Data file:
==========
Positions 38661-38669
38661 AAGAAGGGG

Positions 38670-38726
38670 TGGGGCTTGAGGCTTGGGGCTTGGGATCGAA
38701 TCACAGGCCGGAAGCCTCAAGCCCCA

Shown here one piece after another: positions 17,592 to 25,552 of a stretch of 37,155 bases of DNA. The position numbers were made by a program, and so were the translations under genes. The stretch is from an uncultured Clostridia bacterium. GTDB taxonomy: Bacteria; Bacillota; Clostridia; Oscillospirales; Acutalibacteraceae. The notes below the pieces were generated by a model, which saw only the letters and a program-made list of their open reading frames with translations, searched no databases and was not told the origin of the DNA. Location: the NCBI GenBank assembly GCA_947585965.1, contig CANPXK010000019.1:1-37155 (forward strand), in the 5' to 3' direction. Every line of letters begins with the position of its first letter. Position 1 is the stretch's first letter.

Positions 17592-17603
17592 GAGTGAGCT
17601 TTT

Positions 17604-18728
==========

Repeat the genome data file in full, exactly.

Positions 38661-38669
38661 AAGAAGGGG

Positions 38670-38726
38670 TGGGGCTTGAGGCTTGGGGCTTGGGATCGAA
38701 TCACAGGCCGGAAGCCTCAAGCCCCA

Shown here one piece after another: positions 17,592 to 25,552 of a stretch of 37,155 bases of DNA. The position numbers were made by a program, and so were the translations under genes. The stretch is from an uncultured Clostridia bacterium. GTDB taxonomy: Bacteria; Bacillota; Clostridia; Oscillospirales; Acutalibacteraceae. The notes below the pieces were generated by a model, which saw only the letters and a program-made list of their open reading frames with translations, searched no databases and was not told the origin of the DNA. Location: the NCBI GenBank assembly GCA_947585965.1, contig CANPXK010000019.1:1-37155 (forward strand), in the 5' to 3' direction. Every line of letters begins with the position of its first letter. Position 1 is the stretch's first letter.

Positions 17592-17603
17592 GAGTGAGCT
17601 TTT

Positions 17604-18728